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Impact of Medical Comorbidities on Patient-Rated Upper Extremity Disability
Ugochi Okoroafor, MD; Matthew Bengard, MD; Daniel London, BA; Spencer Brown; Ryan Calfee, MD, MSc
Washington University, St. Louis., MO

Introduction: Comorbidities have been shown to impact patient-rated outcomes in patients with musculoskeletal conditions. In prior studies, medical comorbidities have been quantified through various algorithms. Without a consensus approach to account for medical comorbidities, this study was designed to determine the impact of alternative methods of calculating comorbidities on Quick Disabilities of the Arm Shoulder and Hand (QuickDASH) scores in patients suffering from common hand conditions.
Materials and Methods: This cross-sectional review analyzed 220 adult patients at the time of an initial visit with a hand surgeon at a tertiary institution from August 2008 to August 2009. Patients were diagnosed with atraumatic hand conditions (thumb carpal-metacarpal osteoarthritis, carpal tunnel syndrome, dequervain's tendonitis). All patients completed the QuickDASH and a comprehensive medical history questionnaire used to identify comorbid conditions. Medical comorbidities were assessed through several methods of quantification: simple dichotomization (present/absent any comorbidity), total number of comorbidities, the Charlson Comorbidity Index (CCI), and the Functional Comorbidity Index (FCI). Statistical analysis was conducted to determine the correlation between each comorbidity method and QuickDASH score and the impact of comorbidities on QuickDASH scores.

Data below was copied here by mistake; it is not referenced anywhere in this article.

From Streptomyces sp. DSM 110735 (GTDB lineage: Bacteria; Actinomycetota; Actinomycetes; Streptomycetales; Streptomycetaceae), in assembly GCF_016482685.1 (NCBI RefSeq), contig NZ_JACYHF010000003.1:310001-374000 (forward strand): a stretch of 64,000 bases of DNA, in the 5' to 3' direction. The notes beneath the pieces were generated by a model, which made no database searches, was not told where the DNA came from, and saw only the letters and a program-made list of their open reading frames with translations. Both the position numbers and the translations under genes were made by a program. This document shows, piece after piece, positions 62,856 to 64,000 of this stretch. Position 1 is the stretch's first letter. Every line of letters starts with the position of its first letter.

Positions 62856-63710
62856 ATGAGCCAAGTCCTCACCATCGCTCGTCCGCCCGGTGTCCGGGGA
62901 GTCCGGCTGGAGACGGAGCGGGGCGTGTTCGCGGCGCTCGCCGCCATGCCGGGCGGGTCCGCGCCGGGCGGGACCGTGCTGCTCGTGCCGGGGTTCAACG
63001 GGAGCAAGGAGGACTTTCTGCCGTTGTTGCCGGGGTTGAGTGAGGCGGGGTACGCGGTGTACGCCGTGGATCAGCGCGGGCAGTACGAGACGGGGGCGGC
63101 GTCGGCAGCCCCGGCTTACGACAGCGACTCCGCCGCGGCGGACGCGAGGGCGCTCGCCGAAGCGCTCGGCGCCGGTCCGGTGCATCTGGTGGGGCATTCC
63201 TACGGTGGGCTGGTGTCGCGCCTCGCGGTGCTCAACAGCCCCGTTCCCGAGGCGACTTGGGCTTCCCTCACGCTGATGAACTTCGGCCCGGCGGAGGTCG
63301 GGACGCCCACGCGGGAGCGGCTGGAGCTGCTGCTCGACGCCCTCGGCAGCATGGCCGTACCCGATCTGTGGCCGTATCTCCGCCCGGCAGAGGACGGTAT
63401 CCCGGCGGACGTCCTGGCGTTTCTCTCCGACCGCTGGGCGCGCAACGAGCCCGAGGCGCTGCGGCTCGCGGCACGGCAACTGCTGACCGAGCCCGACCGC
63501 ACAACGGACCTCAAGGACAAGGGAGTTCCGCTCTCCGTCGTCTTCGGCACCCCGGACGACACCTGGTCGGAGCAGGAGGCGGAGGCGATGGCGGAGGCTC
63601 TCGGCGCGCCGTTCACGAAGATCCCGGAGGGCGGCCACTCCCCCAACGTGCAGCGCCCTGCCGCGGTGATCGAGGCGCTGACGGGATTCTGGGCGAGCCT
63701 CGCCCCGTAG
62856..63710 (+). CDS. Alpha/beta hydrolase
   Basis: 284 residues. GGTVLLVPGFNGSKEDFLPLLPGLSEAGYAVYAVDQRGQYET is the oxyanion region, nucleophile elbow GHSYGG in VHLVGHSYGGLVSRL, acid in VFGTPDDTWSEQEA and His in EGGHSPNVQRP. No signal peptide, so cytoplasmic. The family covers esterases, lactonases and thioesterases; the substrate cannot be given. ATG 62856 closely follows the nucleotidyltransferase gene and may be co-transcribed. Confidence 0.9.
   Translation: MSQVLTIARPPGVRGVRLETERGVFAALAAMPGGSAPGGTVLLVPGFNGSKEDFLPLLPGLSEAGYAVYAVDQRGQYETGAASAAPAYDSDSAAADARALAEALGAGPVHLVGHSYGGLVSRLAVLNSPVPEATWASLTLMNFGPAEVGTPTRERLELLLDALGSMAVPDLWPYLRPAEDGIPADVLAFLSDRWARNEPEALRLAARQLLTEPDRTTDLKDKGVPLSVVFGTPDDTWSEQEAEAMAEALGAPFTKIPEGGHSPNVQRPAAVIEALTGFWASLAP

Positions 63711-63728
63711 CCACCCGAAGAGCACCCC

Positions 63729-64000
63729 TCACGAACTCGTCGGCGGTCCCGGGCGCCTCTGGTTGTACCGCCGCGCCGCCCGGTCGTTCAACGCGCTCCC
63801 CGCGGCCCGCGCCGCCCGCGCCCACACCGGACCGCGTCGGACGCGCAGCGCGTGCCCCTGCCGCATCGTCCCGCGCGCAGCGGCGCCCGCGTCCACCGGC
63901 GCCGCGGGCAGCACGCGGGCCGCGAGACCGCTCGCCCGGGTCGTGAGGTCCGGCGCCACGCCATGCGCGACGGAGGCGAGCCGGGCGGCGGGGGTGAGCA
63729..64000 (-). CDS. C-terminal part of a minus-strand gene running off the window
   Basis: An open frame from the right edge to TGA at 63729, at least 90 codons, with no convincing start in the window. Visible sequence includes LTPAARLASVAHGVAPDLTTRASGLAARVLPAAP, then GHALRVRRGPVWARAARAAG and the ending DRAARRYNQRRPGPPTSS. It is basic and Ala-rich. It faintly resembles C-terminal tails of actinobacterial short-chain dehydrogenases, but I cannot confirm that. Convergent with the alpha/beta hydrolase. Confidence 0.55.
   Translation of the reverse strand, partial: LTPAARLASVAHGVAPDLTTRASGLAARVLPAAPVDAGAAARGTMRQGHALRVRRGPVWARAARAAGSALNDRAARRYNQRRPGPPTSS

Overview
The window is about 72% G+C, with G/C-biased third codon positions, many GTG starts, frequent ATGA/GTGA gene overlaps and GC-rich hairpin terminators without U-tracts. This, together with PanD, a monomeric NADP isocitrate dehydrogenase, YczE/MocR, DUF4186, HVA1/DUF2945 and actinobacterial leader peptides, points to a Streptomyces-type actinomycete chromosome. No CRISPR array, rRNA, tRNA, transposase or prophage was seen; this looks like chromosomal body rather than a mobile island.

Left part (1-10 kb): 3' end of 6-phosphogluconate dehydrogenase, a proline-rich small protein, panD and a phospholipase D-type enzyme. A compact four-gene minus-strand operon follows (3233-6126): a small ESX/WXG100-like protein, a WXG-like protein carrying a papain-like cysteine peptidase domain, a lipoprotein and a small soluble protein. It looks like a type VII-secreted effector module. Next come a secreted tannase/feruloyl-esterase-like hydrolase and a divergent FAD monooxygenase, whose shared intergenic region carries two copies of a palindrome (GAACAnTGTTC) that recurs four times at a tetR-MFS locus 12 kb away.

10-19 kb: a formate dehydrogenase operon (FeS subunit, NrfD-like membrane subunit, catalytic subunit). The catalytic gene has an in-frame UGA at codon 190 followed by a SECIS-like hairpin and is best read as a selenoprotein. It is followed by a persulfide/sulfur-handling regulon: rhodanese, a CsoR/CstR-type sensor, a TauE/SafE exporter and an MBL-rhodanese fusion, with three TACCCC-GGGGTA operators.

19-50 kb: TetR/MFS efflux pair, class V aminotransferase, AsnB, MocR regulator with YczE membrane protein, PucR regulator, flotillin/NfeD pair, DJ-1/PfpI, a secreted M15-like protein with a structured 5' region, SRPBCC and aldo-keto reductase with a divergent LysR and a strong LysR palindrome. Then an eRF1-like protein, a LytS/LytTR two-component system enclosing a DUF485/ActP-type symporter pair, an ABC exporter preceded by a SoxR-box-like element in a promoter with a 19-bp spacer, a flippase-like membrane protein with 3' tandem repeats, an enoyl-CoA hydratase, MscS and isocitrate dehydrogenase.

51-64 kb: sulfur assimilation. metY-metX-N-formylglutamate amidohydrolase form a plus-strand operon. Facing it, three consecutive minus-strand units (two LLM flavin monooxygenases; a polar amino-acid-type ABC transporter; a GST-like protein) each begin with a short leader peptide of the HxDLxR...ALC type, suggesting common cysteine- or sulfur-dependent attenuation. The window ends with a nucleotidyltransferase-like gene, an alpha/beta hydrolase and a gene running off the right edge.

Results: The mean QuickDASH score for the population was 43 (SD 23). Patients suffered from a mean of 2.6 comorbidities (SD 2.3, range 0-10). 45 patients reported no comorbidities. All methods for quantifying comorbidities had limited correlation with QuickDASH scores (FCI rp=0.17, CCI r rp =0.03, total number comorbidities rp =0.18). Substantial correlation existed between total number of comorbidities and other methods of assessing comorbidities (FCI rp =0.91, CCI rp =0.66). Dichotomized comorbidities (present/absent) had minimal impact on QuickDASH scores (44 vs 39 respectively). Comparisons between the most healthy patients and those in the highest categories of comorbidities failed to reveal any difference in the mean QuickDASH score exceeding the minimal clinically important difference of 15 (Table 1).
Conclusions: No single method of quantifying medical comorbidities demonstrated superior performance in predicting QuickDASH scores. In patients with hand complaints, medical comorbidities do not substantially affect QuickDASH scores. Due to the advantage of simplified scoring and high correlation with other methods, we recommend simple summation of total comorbidities in hand surgery research.
Table 1. Mean QuickDASH according to comorbidity category.


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